Uterine Rupture Q&A

As you all know I help to admin a large VBAC group on Facebook. With rupture being one of the most concerning risks when it comes to VBAC a few of us held a Q & A thread. Below are some of the questions we received along with answers.

If you are considering a VBAC please do consider joining our group. We have 12,500 women in the group, medical staff on the admin team and a vast amount of experience and evidence based advice to offer. It’s a great group and extremely supportive. We also fully support RCS, so for any type of birth after a previous (or several) cesarean please feel free to join.


Q: How common is Uterine Rupture?
A: In a woman with one previous section and no other complications the risk is 0.5% or 1 in 200

Q: Are there additional factors which can increase my risk of rupture?
A: Yes! Obviously your individual risk will be individual to you, and only your OB can tell you that. However going post term, having a large baby, twins, being induced, having more than one previous section, any previous uterine surgery are all factors that can increase your risk (some more than others, being induced with low dose pit only carries a slight increased risk)

Q: Will my baby die if I rupture?
A: If you are in a hospital then the chances of this happening are very slim. It is worth considering that 6.2% of uterine ruptures are associated with perinatal death and that 33% of women with uterine rupture will require an emergency Hysterectomy. Whilst these statistics seem scary, bear in mind that rupture only occurs in 0.5% of VBAC’s so the risk of perinatal death from attempting a VBAC stands at less than 0.005% (I can’t vouch for the accuracy of this figure, but it is low)

Q: Will I die if I rupture?
A: It is also worth considering that for VBACs in a hospital environment or a facility equipped for an emergency section that the maternal mortality rate due to uterine rupture is 0%.

Q: How long do I have in order to save my baby after I rupture?
A: Several studies have shown that delivery of the fetus within 10-37 minutes of uterine rupture is necessary to prevent serious fetal morbidity and mortality. However varying degrees of neurological harm can start after as little as 6 minutes

Q: If the risk of rupture is quite low, why will some doctors not support them?
A: Unfortunately not all hospitals can cater for emergency situations. If a hospital doesn’t have onsite anaesthesia and a ready prepped OR then they can’t act in time if you do rupture. In addition if they don’t have a NICU then that also increases risk. Often it’s not that they don’t want to support you, but they just want to offer you the safest route they can offer you. In addition because the consequences of rupture CAN be so terrible. When rupture does happen and it does lead to death or serious injury, the hospital or doctor can face liability if there were warning signs and/or they failed to act quickly enough.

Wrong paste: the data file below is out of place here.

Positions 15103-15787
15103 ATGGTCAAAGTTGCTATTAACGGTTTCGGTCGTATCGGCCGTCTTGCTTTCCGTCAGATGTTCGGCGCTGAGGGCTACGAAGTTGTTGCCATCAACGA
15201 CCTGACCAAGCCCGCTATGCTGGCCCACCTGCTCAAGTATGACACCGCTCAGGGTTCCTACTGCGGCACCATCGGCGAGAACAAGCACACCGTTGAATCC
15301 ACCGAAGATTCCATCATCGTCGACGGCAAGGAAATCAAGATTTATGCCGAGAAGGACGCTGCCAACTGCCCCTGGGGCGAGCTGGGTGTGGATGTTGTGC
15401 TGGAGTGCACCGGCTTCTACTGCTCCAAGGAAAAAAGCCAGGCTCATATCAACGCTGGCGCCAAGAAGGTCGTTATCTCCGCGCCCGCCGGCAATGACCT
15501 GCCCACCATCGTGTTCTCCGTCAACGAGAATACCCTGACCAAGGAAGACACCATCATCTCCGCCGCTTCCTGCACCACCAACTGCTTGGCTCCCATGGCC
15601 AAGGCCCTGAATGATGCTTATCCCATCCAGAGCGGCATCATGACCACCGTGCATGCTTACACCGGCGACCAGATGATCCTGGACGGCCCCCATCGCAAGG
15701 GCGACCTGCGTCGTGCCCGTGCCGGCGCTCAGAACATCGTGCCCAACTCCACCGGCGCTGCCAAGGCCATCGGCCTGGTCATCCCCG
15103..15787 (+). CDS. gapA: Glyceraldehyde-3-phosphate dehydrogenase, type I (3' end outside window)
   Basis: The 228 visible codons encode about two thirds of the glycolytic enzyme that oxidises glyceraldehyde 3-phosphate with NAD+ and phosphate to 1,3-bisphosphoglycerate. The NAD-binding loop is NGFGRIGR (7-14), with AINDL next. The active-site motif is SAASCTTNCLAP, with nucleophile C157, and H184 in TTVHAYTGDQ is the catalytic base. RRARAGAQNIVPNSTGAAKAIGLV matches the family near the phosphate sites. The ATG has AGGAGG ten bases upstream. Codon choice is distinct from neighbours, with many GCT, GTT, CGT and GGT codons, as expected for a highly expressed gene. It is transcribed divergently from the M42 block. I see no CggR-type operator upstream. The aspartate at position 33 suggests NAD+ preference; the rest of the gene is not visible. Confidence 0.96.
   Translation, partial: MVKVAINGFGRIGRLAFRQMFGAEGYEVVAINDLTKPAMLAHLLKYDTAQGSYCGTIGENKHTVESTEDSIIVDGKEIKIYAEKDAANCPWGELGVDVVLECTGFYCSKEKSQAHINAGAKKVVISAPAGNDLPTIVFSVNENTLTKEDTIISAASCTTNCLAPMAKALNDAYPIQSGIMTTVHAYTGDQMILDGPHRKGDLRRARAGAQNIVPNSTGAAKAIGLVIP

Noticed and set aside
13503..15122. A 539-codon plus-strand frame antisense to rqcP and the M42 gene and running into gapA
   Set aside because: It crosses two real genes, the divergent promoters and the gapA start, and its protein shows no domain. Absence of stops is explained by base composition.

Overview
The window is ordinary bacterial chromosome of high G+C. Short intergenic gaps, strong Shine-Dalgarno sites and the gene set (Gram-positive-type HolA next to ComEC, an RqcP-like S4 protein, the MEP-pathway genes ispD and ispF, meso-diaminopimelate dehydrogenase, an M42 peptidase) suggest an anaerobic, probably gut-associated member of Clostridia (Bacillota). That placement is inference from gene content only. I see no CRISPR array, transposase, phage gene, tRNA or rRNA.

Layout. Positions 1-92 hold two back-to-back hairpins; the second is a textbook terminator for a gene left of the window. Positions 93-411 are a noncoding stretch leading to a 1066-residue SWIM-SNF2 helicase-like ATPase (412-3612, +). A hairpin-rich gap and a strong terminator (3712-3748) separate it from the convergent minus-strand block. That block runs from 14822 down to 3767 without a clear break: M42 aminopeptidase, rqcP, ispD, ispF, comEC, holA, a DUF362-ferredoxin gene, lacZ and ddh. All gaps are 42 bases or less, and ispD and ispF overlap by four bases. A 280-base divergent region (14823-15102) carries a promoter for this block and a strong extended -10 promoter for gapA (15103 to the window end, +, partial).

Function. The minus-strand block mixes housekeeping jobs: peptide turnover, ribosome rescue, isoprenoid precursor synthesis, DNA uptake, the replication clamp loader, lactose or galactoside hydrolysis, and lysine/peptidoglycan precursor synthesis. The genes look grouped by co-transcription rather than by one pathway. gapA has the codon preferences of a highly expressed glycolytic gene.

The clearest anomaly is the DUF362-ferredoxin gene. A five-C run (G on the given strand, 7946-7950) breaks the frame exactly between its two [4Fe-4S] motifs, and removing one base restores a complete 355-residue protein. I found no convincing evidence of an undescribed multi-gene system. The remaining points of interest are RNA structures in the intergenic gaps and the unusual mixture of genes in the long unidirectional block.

Q: Can my OB tell how thick my uterus is?
A: They can via ultrasound, but it’s not very specific. There’s no consensus on what thickness is too low to allow TOLAC, and plenty of people with normal looking thicknesses still rupture.

Q: Will I need a hysterectomy if I rupture?
A: 14 – 33% of women who rupture will need a hysterectomy.

Q: What about future pregnancies after rupture?
A: After a prior uterine rupture, if you chose to get pregnant again, delivery should be recommended between 36 and 37 weeks by cesarean section.

Q: Would being overweight or older maternal age be considered complications that affect vbac or rupture rates?
A: These things have much more of an effect on the likelihood of successful VBAC than rupture.

Q: If your outside scar keloid up after both c sections, will that effect the possibility of a VBA2C?
A: No your external scar has no bearing on your internal scar.

Q: What is the risk of rupture during pregnancy (third trimester not in labour) after a previous section?
A: Ruptures during pregnancy are extremely rare, to the point where I found no studies (at this moment in time) “Uterine rupture during pregnancy is a rare event and frequently results in life-threatening maternal and fetal compromise”

Q: What is the rupture risk after 2 previous sections?
A: Studies show it at between 1 – 2% – most common figure seen is 1.8% (1 in 55)

Q: Can getting pregnant too shortly after a previous c section , cause pregnancy to result in rupture?
A: Cause it? No. A shorter inter-delivery interval isn’t ideal for anyone, but especially for trying to have a VBAC, you should have at least 18 months between deliveries. 18 months between pregnancies is even better (for overall better outcomes)

Q: What is the ideal gestation time to have a VBAC?
A: Most successful VBACs are between 39-40 weeks which is why a lot of doctors prefer to do a gentle induction at 39 weeks. It raises your chances

Whilst the prospect of a Uterine Rupture is extremely scary, as long as you are in a facility that is ready to deal with it then the chances of perinatal death are greatly reduced. You will have staff on hand to immediately deal with the situation.

Hope that helps to cover some of the basics, and don’t forget if you have any further questions you are more than welcome to join our group 🙂

Leave a Reply

Your email address will not be published. Required fields are marked *